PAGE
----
Tuesday, June 10, 2008

Summer Reading

Even though I'm still reading The Hidden Target, and vowed not to get any books for myself when I entered Barnes & Noble to get my daughter a book, I couldn't resist the summer reading table, and bought two paperbacks, I Know Why the Caged Bird Sings by Maya Angelou, and Women & Fiction: Short Stories by and about Women written by various women authors (Willa Cather, Margaret Drabble, Alice Walker, Eudora Welty, and many more). With all this good reading to look forward to, I want nothing more to do this summer than read! I already have several other books on my reading list for the summer and didn't need any more books but I got them anyway.

Monday, June 9, 2008


Remember that fancy French water with the bubbles you drank on special occasions? It all started with green glass bottles about thirty years ago. Last month a book, Bottlemania: How Water Went on Sale & Why We Bought It, came out about bottled water and asks whether it's really healthier than tap water. I heard the author, Elizabeth Royte, being interviewed today on NPR, and she was drinking a glass of tap water during the interview. She said she had her water tested for about $144, and learned that it was safe to drink. The book discusses the growth of the bottled water industry, which started with Perrier, and is projected to be a $16 billion industry this year in the United States alone. Royte, a scientist as well as a writer, also talks about the enormous ecological impact of all these plastic water bottles. I think it's important to educate yourself about the environmental effects of bottled water.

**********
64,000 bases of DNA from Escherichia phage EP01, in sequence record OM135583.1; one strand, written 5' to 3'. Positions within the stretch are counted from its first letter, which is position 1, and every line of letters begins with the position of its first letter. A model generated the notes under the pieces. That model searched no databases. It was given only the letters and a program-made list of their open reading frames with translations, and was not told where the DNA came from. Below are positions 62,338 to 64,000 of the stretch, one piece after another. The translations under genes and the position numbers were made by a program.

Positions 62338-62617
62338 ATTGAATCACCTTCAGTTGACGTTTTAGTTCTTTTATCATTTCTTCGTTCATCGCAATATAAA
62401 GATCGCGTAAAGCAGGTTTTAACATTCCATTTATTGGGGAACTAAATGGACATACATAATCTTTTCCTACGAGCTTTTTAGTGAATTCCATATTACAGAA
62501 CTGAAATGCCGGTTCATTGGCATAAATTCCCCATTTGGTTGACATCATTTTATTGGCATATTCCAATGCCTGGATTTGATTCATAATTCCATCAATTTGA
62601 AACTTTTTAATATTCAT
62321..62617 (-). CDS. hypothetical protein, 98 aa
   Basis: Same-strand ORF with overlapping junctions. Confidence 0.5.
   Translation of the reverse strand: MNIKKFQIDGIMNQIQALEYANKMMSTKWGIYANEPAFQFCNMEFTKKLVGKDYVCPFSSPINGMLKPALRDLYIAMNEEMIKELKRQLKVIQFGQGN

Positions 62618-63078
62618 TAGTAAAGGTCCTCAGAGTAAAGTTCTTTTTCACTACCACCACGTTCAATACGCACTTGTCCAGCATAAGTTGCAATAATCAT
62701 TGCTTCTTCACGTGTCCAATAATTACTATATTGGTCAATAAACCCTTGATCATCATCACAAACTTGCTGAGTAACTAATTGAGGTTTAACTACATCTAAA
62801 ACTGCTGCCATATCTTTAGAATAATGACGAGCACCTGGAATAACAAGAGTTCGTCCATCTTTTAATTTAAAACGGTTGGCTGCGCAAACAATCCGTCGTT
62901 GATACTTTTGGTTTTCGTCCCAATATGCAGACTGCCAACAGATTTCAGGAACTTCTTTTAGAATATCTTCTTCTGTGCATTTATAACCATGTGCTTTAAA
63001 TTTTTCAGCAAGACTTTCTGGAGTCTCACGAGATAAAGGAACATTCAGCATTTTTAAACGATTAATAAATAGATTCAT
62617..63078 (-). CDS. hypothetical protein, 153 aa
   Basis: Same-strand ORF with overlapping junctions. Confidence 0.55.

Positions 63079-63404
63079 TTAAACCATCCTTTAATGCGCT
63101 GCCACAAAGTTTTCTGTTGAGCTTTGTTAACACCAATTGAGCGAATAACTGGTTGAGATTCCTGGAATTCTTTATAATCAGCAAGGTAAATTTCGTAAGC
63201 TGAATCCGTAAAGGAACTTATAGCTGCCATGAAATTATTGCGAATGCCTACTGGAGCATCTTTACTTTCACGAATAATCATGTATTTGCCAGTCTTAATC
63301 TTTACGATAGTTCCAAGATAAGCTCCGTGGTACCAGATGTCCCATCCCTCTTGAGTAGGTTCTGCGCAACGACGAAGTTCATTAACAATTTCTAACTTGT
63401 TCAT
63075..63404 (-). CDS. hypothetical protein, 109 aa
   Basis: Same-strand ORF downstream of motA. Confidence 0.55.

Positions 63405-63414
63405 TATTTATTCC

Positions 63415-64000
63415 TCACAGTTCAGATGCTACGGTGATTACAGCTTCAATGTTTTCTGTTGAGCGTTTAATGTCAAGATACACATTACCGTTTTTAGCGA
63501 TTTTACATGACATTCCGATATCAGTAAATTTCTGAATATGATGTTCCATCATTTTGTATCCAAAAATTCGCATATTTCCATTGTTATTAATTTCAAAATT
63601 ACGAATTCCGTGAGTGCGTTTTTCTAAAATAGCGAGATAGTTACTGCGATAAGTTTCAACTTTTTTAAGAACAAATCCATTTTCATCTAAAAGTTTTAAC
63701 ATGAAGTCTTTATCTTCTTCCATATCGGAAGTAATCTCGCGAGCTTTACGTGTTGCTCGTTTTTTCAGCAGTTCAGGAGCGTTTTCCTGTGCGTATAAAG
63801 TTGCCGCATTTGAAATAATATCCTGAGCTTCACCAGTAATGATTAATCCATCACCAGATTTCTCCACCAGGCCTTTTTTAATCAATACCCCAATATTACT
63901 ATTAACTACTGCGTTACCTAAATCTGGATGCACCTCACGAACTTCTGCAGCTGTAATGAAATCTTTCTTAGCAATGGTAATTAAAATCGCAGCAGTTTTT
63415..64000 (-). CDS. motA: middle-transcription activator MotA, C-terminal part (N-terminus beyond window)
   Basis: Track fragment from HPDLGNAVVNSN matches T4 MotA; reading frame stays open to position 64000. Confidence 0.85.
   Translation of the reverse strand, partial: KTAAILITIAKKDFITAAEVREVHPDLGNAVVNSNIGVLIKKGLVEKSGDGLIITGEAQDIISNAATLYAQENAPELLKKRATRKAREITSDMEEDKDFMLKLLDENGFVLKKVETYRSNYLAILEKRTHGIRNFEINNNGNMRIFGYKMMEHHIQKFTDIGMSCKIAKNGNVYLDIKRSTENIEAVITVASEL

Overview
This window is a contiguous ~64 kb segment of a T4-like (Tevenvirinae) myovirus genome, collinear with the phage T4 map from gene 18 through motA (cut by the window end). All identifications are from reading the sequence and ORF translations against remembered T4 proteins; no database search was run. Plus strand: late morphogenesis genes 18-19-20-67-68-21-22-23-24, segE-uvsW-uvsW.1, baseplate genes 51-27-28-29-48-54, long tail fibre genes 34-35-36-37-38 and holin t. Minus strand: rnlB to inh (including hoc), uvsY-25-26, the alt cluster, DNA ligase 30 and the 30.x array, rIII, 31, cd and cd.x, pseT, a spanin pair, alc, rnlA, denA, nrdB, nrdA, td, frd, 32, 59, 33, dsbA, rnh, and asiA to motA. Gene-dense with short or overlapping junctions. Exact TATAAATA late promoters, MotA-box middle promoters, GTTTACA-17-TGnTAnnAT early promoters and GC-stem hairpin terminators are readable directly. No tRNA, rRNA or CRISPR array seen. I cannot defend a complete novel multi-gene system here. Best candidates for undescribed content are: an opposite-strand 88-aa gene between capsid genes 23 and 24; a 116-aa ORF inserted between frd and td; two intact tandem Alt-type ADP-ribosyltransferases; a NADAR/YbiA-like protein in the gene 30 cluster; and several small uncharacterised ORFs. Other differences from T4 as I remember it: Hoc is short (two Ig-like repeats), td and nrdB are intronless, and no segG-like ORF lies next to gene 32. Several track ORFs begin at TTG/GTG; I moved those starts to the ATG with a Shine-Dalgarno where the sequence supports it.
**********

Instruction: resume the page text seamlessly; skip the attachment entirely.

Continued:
After reading Kevin Trudeau's book, Natural Cures "They" Don't Want You To Know About, I had a water filter installed, so I feel pretty confident about using our tap water for drinking, cooking, and bathing, even though I haven't had it tested. Here in Southern California we pay for our tap water, every single drop, because we have a lack of local water resources and drought conditions, but it's surely not as costly to people or the environment as bottled water.

Sunday, June 8, 2008

The Next Book